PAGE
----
The Place of Union with Christ in the Ordo Salutis

The Place of Union with Christ in the Ordo Salutis July 31, 2014

DavidHollazThere has been some recent discussion on the “What Would Pless Read?” group on facebook regarding the priority of union with Christ in the ordo salutis in a discussion of my theology of Christification. Dr. Jack Kilcrease has been an adamant critic of the position taken by myself, as well as that of Rev. Dr. Eric Phillips regarding the union of faith which precedes justification (subjectively). These criticisms have appeared here as well as on other websites. I would like to take the time to address some of the recent criticisms, and explain what the priority of union means.

Kilcrease has criticized me for explicating “two ways of speaking about mystical union.” This is, however, precisely the opposite of what I am purporting. There are two ways of speaking about union, yes, but not two ways of speaking about mystical union. There is mystical union (unio mystica), spoken of in Article III of the Formula of Concord and by our dogmaticians which is a result of justification, and the union of faith (unio fidei formalis) which precedes subjective justification.

Mystical union includes the indwelling of the Holy Trinity and the granting of holy affections and virtue.  Since this is a change within man, it cannot be the cause of justification. This is precisely the problem with Osiander’s theology addressed by the Formula. The union of faith, however, is prior to justification. This union of faith is that moment in which the sinner is united to Christ in faith (in which He is present) and the objective benefits of Christ’s life, death, and resurrection are subjectively granted to the believer as he is united to Jesus.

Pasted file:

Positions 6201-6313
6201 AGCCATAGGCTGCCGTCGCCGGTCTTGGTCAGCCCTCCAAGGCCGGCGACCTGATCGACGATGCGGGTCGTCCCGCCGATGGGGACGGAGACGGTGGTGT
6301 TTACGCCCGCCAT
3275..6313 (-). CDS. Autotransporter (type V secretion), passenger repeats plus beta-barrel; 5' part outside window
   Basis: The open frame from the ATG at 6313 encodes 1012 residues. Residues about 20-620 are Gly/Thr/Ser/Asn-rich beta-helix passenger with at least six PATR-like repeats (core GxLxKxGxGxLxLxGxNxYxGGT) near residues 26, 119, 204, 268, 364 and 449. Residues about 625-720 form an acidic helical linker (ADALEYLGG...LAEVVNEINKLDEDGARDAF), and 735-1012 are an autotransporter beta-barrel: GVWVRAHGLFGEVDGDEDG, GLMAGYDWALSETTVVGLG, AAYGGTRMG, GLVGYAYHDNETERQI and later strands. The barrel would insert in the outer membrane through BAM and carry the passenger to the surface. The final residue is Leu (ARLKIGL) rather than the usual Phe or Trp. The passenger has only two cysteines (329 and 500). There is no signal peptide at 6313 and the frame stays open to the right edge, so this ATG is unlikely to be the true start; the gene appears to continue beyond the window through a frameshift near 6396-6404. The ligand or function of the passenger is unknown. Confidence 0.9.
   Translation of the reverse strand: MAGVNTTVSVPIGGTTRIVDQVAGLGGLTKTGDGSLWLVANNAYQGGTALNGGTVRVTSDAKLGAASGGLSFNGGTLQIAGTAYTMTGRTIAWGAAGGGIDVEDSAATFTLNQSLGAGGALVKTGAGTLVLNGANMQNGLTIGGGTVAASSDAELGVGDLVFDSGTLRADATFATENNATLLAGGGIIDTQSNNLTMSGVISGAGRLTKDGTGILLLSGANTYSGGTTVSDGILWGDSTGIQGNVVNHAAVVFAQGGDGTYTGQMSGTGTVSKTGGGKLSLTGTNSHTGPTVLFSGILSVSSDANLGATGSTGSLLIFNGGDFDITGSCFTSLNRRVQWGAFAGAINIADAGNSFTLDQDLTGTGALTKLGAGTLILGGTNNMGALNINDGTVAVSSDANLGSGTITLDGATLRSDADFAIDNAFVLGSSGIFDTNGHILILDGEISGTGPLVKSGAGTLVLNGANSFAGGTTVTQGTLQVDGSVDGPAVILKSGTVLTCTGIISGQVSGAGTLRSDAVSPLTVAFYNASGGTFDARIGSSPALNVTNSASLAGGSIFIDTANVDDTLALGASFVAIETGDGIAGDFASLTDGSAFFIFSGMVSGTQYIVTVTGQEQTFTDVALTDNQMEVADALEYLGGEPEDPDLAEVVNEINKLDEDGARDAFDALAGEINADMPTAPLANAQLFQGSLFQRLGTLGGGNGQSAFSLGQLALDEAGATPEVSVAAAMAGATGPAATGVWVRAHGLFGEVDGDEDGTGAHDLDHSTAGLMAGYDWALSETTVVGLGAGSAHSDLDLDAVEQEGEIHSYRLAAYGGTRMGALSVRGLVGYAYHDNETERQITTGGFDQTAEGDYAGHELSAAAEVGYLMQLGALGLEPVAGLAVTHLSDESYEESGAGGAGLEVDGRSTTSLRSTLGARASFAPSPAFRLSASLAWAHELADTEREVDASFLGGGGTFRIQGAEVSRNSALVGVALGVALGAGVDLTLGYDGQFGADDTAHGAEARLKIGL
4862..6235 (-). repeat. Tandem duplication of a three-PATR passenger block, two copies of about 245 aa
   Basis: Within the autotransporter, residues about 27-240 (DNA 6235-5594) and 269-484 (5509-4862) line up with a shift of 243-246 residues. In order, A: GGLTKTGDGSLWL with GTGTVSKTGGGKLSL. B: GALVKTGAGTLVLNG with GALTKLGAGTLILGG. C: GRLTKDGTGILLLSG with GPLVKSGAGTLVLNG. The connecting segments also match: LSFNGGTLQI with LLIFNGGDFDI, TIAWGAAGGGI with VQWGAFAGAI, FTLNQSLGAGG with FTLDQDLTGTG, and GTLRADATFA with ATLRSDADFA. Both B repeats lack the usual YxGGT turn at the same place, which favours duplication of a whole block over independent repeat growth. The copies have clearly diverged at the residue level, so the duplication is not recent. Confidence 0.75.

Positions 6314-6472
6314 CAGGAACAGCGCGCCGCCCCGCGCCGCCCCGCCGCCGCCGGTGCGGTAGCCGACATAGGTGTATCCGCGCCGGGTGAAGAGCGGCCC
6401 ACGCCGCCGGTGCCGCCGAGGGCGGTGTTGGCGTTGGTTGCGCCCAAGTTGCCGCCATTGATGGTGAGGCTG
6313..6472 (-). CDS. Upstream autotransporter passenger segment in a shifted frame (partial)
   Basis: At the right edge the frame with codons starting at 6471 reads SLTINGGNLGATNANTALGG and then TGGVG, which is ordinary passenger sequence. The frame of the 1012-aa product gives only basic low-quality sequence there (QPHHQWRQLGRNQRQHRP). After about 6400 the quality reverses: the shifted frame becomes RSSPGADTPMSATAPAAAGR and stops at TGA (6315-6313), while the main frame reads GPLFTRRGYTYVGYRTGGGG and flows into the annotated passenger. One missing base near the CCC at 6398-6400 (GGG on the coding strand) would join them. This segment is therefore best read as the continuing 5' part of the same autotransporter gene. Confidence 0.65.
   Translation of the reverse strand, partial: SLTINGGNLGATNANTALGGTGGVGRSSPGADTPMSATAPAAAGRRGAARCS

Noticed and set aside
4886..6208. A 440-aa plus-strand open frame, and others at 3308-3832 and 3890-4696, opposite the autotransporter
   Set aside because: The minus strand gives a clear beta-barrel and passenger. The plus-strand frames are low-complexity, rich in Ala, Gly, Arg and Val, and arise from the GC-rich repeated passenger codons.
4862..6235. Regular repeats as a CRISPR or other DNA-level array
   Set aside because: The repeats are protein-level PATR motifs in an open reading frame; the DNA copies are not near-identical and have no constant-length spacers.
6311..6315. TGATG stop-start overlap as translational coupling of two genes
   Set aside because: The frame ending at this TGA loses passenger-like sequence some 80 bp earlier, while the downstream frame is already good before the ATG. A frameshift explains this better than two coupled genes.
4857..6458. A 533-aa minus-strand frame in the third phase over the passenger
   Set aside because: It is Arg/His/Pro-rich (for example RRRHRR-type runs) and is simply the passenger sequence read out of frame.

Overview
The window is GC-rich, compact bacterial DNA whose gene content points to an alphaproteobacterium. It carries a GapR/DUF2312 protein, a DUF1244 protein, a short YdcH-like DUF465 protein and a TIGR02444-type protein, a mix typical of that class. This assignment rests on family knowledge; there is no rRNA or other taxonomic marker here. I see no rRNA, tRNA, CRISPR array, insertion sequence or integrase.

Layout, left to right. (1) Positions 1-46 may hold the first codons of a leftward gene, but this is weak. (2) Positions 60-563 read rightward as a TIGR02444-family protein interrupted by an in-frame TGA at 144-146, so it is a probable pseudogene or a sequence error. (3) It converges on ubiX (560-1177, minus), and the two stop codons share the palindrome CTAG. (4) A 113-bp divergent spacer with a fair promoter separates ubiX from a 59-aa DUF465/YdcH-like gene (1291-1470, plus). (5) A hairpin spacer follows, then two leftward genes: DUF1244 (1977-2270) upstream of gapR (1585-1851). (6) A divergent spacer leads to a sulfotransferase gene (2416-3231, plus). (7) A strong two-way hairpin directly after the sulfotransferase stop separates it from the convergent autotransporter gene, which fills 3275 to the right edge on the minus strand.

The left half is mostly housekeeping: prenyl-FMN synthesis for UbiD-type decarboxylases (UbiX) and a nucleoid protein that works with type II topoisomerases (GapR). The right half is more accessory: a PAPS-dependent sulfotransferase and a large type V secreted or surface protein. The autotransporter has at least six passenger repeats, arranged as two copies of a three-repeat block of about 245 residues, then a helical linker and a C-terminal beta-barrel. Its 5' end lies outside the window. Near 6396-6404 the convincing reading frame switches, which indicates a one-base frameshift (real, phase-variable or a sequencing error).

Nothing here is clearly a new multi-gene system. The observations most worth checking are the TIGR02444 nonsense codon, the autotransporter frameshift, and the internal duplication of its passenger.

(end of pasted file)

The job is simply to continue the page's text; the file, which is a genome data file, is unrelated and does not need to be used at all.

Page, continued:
The distinction between mystical union and the unio fidei formalis (formal union of faith) finds its beginning in Hollaz. In the section on mystical union in his Examin Theologicum Acroamaticum, Hollaz writes:

Though mystical union, where God inhabits man as in a temple, according to our mode of understanding comes after justification according to the order of nature; however, I must confess that the formal union of faith, by which Christ is apprehended, put on, and united with us, where Christ is the mediator and conveyer of grace, and the remission of sins, is prior to justification. For as faith is prior to justification, insofar as the merit of Christ is received and is united with us to become ours. “If we take the spiritual regeneration, the rebirth wrought by God, as consisting mainly in our union with Christ, this differs from justification as an effect to a cause. For we are justified because we are from God, or because we are in Christ,”[1] see Rom. 8:1: “For there is now no condemnation for those who are in Christ Jesus.” The righteousness of Christ is the chief spiritual benefit reckoned to those who believe being closely united to him, his members, who are found in him, Phil. 3:9.